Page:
Is Bryce Hall in He's all that cast?
Bryce Hall, Addison Rae's ex-boyfriend, makes a cameo in "He's All That" during a party held at Padgett's frenemy Alden's (Madison Pettis) house. ... Hall's cameo is uncredited and he doesn't have any lines in the movie. INSIDER'He's All That' cameos: Bryce Hall, Spencer X, Kourteney Kardashian
30 August, 2021 - 06:30pm
People have been anticipating Addison Rae’s acting debut for months, ever since it was announced that she’d be starring in romantic comedy ‘He’s All That’ across from male lead Tanner Buchanan.
The movie was finally released on Netflix on August 27, and although some viewers praised Addison for her performance, critics’ reviews were decidedly mixed.
However, it certainly has proven to be entertaining viewing for fans of the TikTok sensation, as some of her close friends even ended up making appearances in the film.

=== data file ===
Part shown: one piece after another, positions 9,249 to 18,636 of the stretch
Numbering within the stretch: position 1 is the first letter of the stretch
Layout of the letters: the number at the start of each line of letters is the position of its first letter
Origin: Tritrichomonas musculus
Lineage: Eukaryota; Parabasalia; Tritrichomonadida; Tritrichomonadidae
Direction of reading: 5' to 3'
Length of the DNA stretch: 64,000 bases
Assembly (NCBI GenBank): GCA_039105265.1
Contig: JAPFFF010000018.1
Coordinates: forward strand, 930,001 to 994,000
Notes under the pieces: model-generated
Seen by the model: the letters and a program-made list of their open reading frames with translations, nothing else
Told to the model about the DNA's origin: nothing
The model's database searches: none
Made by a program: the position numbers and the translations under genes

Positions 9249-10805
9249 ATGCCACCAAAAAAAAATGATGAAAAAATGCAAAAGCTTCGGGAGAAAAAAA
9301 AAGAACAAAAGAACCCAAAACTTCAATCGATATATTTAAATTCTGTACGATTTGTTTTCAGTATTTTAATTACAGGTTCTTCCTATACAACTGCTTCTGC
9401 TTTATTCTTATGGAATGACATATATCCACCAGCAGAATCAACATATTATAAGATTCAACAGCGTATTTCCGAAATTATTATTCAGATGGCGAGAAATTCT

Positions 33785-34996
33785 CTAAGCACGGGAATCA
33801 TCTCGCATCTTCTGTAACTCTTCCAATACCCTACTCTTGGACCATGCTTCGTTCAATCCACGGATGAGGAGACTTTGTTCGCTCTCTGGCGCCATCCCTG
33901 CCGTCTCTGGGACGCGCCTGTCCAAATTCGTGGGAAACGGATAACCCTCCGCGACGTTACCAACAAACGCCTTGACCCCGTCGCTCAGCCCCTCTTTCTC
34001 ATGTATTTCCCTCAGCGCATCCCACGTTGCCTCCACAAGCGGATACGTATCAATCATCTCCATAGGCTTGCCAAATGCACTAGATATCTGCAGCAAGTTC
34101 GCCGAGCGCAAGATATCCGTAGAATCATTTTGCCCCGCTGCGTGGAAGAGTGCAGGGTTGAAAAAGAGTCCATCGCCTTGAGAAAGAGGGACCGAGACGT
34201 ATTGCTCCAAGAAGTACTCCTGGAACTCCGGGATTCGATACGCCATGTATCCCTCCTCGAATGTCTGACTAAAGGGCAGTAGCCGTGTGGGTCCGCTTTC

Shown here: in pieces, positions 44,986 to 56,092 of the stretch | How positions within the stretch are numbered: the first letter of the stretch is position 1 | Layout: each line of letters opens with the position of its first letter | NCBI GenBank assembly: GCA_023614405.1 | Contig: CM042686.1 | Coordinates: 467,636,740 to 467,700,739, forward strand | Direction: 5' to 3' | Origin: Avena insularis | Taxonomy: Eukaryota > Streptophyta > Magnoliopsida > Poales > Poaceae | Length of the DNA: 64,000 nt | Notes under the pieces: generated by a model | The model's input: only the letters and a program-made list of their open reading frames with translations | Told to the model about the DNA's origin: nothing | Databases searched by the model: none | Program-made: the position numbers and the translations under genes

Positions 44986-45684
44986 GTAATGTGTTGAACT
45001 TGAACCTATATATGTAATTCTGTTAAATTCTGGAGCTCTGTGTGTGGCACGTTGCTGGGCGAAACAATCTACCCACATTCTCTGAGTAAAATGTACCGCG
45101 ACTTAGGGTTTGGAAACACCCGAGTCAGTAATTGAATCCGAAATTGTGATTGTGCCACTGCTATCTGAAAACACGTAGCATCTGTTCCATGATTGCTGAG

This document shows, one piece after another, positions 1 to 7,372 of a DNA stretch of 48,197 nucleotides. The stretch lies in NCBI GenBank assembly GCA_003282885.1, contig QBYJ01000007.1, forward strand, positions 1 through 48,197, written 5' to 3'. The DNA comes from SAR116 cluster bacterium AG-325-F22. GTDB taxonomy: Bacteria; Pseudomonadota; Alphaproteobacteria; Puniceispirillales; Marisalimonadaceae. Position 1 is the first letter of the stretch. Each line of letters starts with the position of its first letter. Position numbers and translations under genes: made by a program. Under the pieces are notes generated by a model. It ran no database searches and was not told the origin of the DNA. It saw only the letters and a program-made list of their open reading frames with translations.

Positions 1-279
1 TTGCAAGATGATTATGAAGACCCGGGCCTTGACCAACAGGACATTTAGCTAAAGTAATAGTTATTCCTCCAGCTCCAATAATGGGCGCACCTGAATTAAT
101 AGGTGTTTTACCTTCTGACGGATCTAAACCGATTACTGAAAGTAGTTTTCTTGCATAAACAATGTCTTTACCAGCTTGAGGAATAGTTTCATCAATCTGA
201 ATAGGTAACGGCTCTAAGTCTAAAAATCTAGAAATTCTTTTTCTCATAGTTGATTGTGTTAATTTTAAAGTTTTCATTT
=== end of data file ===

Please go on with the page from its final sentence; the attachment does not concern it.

But people were even more surprised upon the release of the movie when they spotted TikTok star Bryce Hall had made an appearance. The pair used to be a hugely popular influencer couple, but they broke things off in March, 2021.
After Bryce congratulated Addison on her performance, the star thanked him for his support, and instructed fans to “be sure to watch #HesAllThat on Netflix to see if you can spot Bryce.”
— Addison Rae (@whoisaddison) August 27, 2021
The influencer only appeared in the movie for a short moment, and even though he didn’t have any lines, fans were delighted to see that he’d made an appearance.
— ✨Heidi✨ (@Heidikens_12) August 27, 2021
People loved seeing the former couple support each other over social media, and now a new wave of viewers are flocking to Netflix to see if they can spot Bryce for themselves.